New Capture the Fracture® Partnership Aims for 25% Reduction in the Incidence of Hip and Vertebral Fractures Due to Osteoporosis by 2025
International Osteoporosis Foundation Announces First-of-its-Kind Partnership With University of Oxford, Amgen and UCB to Combat Global Public Health Burden of Osteoporosis1
Hip and Vertebral Fractures are Costly for Society and Can be Life-Altering for Patients2,3
NYON, Switzerland (June 16, 2020) — Amgen (NASDAQ: AMGN) and UCB (Euronext Brussels: UCB) today announced a collaboration with the International Osteoporosis Foundation (IOF) to support its Capture the Fracture® program to reduce hip and vertebral fractures by 25% by 2025. Currently, it is estimated that more than 200 million people worldwide suffer from osteoporosis,4 resulting in an osteoporosis-related fracture every three seconds.5
Osteoporosis is a serious chronic condition that weakens bones over time, making them thinner and more likely to break,5 but there are steps patients and healthcare providers can take to reduce fracture risk.1 Capture the Fracture, an IOF initiative, now supported by Amgen and UCB in collaboration with the University of Oxford, is a global program that helps to proactively implement post-fracture care (PFC) coordination programs in hospitals and healthcare systems to help patients prevent subsequent fractures due to osteoporosis. Even after an osteoporosis-related fracture approximately 80% of individuals at high risk are still not identified or treated.6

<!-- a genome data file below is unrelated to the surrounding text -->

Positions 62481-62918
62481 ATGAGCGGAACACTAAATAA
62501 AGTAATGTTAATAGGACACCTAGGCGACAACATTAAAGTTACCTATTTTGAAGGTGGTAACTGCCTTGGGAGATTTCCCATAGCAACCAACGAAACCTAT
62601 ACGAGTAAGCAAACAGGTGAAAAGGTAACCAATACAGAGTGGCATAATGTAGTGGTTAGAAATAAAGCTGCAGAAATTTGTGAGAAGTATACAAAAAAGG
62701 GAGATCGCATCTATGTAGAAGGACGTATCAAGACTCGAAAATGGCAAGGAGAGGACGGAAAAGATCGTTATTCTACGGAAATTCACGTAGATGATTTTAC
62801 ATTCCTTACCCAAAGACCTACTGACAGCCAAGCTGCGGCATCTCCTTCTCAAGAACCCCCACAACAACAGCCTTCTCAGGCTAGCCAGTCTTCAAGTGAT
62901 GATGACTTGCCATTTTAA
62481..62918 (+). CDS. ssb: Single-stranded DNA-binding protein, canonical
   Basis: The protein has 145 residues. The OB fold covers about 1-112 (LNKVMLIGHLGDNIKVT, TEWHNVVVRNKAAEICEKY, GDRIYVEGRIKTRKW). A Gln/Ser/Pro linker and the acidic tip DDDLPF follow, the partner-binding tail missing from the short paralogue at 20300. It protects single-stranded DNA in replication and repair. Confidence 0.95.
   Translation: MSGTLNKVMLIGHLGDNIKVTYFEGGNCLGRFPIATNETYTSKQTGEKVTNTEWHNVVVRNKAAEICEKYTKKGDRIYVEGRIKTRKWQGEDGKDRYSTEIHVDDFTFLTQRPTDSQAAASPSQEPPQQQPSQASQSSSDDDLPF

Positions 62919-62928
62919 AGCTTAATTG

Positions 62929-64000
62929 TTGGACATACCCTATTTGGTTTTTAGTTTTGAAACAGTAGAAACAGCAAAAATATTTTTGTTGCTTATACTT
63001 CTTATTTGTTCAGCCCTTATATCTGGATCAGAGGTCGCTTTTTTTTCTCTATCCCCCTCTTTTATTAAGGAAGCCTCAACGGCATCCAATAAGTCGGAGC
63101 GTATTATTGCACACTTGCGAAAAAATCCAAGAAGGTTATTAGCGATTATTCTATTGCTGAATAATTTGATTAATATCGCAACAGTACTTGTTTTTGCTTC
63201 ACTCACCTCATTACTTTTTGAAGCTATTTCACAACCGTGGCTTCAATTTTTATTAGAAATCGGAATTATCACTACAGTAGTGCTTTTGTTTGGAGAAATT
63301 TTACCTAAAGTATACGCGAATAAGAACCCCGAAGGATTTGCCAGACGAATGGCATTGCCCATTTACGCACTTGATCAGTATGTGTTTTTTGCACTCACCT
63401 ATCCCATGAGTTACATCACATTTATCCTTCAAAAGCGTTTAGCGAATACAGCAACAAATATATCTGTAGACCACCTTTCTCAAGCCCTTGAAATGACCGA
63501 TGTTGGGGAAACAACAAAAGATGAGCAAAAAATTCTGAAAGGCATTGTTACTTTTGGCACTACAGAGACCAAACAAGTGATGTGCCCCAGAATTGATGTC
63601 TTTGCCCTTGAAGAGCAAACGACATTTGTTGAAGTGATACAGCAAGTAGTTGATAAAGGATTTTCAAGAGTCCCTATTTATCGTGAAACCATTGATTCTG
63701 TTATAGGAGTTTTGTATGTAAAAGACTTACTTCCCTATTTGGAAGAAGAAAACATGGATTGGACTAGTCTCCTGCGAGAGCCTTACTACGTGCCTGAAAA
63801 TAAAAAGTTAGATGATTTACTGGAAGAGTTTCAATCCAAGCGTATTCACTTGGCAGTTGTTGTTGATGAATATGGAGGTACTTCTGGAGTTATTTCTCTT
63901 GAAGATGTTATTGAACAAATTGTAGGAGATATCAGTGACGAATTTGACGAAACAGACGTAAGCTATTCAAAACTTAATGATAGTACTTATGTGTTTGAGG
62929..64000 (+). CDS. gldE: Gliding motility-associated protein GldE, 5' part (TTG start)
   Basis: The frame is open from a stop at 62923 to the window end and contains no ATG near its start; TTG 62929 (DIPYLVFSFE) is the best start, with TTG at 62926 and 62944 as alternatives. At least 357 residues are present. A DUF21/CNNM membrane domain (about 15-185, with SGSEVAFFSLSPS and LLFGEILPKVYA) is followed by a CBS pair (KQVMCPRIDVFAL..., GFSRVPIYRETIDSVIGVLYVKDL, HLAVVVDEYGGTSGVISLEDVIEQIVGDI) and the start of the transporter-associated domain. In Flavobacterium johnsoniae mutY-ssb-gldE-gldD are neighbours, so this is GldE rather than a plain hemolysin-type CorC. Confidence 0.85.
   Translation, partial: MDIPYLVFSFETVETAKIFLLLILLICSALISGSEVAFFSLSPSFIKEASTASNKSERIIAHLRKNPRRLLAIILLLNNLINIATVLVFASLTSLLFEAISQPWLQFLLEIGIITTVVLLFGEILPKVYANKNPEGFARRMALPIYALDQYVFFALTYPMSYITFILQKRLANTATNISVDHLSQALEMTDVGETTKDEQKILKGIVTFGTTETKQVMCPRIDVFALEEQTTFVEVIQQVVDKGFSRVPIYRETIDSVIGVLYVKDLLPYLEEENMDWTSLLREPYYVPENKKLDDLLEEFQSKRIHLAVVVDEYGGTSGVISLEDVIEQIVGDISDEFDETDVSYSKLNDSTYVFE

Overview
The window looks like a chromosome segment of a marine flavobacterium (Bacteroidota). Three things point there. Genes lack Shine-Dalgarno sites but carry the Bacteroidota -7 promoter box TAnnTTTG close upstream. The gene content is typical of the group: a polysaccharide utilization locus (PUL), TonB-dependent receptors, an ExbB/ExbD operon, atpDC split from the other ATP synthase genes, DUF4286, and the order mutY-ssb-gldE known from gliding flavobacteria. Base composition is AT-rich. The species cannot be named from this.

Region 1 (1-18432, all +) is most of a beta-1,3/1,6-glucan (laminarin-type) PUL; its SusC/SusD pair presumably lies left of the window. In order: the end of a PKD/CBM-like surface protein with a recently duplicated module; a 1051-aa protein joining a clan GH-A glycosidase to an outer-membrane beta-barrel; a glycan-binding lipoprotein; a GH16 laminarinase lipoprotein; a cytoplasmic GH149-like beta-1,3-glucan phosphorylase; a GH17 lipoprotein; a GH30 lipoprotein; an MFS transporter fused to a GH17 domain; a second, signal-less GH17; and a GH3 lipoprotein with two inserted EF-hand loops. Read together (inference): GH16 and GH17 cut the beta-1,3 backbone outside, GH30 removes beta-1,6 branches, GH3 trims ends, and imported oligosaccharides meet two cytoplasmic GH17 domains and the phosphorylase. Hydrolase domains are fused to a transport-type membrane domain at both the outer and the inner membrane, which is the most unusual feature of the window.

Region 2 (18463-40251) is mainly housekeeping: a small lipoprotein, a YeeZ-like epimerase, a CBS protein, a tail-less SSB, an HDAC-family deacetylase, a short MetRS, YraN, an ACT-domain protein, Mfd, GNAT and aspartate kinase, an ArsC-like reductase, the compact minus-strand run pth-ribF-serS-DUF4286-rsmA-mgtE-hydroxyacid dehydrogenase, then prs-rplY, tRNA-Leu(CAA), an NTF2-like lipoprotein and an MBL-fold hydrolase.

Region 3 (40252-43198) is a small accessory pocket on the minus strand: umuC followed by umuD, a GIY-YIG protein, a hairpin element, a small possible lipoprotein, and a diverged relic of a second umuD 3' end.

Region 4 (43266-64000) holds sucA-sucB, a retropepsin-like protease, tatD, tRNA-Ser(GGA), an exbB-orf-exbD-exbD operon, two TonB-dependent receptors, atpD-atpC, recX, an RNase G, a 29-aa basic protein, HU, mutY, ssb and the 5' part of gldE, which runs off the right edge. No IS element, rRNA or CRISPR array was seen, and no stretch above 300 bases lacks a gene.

“Osteoporosis remains a global concern, resulting in 8.9 million fractures in a single year3 and a previous fracture increases the risk of another osteoporosis-related fracture by 86%.7Early intervention through improved post-fracture identification, diagnosis and treatment in appropriate patients can help improve outcomes while also lessening the cost burden on healthcare systems,”5 said Darryl Sleep, M.D., senior vice president of Global Medical and chief medical officer at Amgen. “Supporting Capture the Fracture represents our proactive approach to care designed to predict and help prevent potentially life-altering fractures before they happen.”
“We are currently witnessing a significant disease burden. As the worldwide aging population steadily increases, it has never been more important to address the impact that osteoporosis and associated fractures can have on individuals,” said professor Cyrus Cooper, president of the International Osteoporosis Foundation and professor of Musculoskeletal Science at the University of Oxford.